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Practice Sun Safety and Protect Your Skin

Wednesday September 3, 2014

As much as we enjoy the feeling of the warm sun on our skin it’s also important to protect yourself from the potential harms the sun can have on our health.

We don’t often think of our skin as a vital organ to our body, but it is and we need to protect it!

You may be thinking: ‘how can the sun affect my skin and my health?’ The truth is that the sun’s rays contain ultraviolet (UV) radiation. UV radiation can be thought of as ‘invisible’ light that we can’t see and can cause damage to our skin, such as sunburns. Sunburns are common signs of skin damage from the sun, but remember that the redness associated with a burn may not show up until three to four hours of sun exposure has occurred. With more severe sunburns, more serious signs and symptoms include blistering, changes in skin colour, pain and even signs of dehydration (fever, headache, vomiting).

What’s important to know is that increased exposure to UV radiation from the sun can increase your risk of developing skin cancer – especially if you sunburn easily, have fair skin, or have lots of moles. I should also mention that using tanning beds, where UV radiation is aimed directly onto your skin, also increases your risk of developing skin cancer. You should not use tanning beds.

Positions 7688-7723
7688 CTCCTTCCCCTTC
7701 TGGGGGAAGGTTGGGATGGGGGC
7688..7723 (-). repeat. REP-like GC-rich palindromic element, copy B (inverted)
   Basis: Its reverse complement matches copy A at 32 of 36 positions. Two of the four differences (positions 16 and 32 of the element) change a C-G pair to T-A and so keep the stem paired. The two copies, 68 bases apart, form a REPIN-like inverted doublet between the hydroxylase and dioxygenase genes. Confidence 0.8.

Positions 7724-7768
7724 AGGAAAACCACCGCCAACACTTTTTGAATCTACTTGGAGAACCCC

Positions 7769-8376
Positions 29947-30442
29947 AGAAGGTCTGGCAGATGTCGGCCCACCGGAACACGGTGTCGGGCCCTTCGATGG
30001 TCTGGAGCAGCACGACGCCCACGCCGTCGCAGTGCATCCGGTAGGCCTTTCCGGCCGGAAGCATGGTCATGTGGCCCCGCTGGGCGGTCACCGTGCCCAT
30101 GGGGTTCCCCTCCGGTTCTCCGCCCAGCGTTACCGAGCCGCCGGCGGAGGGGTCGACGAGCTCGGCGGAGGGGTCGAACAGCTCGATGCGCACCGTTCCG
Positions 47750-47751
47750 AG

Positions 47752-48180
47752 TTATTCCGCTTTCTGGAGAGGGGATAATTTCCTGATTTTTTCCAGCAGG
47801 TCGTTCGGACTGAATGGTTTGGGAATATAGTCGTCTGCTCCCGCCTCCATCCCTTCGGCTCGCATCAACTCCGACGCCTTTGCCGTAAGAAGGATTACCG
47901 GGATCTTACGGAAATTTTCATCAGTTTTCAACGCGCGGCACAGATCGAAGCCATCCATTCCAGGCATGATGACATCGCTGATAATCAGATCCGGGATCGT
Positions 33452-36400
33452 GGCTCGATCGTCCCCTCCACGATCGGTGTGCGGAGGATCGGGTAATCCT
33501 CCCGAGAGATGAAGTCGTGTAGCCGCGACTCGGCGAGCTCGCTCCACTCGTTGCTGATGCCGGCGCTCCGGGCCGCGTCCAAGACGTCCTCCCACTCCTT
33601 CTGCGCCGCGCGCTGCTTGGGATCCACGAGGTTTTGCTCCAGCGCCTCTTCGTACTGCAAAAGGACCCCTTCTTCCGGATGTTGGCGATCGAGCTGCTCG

Skin cancer occurs when the cells in your skin change from normal to abnormal. These cells grow faster and different than normal, healthy cells. There are two main types of skin cancer: melanoma and non-melanoma. Melanoma is a type of skin cancer that if not found early can spread to other parts of the body and can potentially cause death. It can run in families, and looks like a black mole or birthmark on your skin. Non-melanoma skin cancer usually grows slower, and can most often be found as pink, red and swollen, or peeling and crusty skin. It is most often found on your head, face, neck, back of your hands, and on your arms and legs.

Take the time to check your skin. Look for signs of melanoma using the ABCDE’s of moles.

Asymmetry: one side of the mole looks different than the other side

Border: has a jagged edge, edges are not smooth

Colour: different colours such as variations of brown, pink, red or black

Diameter: larger than the diameter of a pen

Evolution: changes shape or colour

If you have a mole that you are concerned about you should see your healthcare provider. They can look at it and determine if a test should done to make sure it’s not cancerous.

Just as I always say in my articles, the best thing that you can do to avoid cancer is to prevent it! When it comes to skin cancer, the most important thing that you can do to prevent it is to stay out of the sun, especially from 10 a.m. to 4 p.m. when the UV radiation is at its highest. However, if you are outside in the sun, follow some of these sun safety tips:

-Wear broad spectrum SPF 30 sunscreen that protects against UVA and UVB radiation

-Apply sunscreen 30 minutes before going outside and every 2 hours thereafter (even if it’s cloudy, you should wear sunscreen)

-Wear UV protective clothing

-Wear wide-brimmed hats, long sleeve shirts and pants

-Wear sunglasses to protect your eyes

-Go outside when the UV index is less than 3

If you have a question for me or a topic you’d like me to write about please email me at: asksw@tbh.net. Until next month, your health is in your hands.


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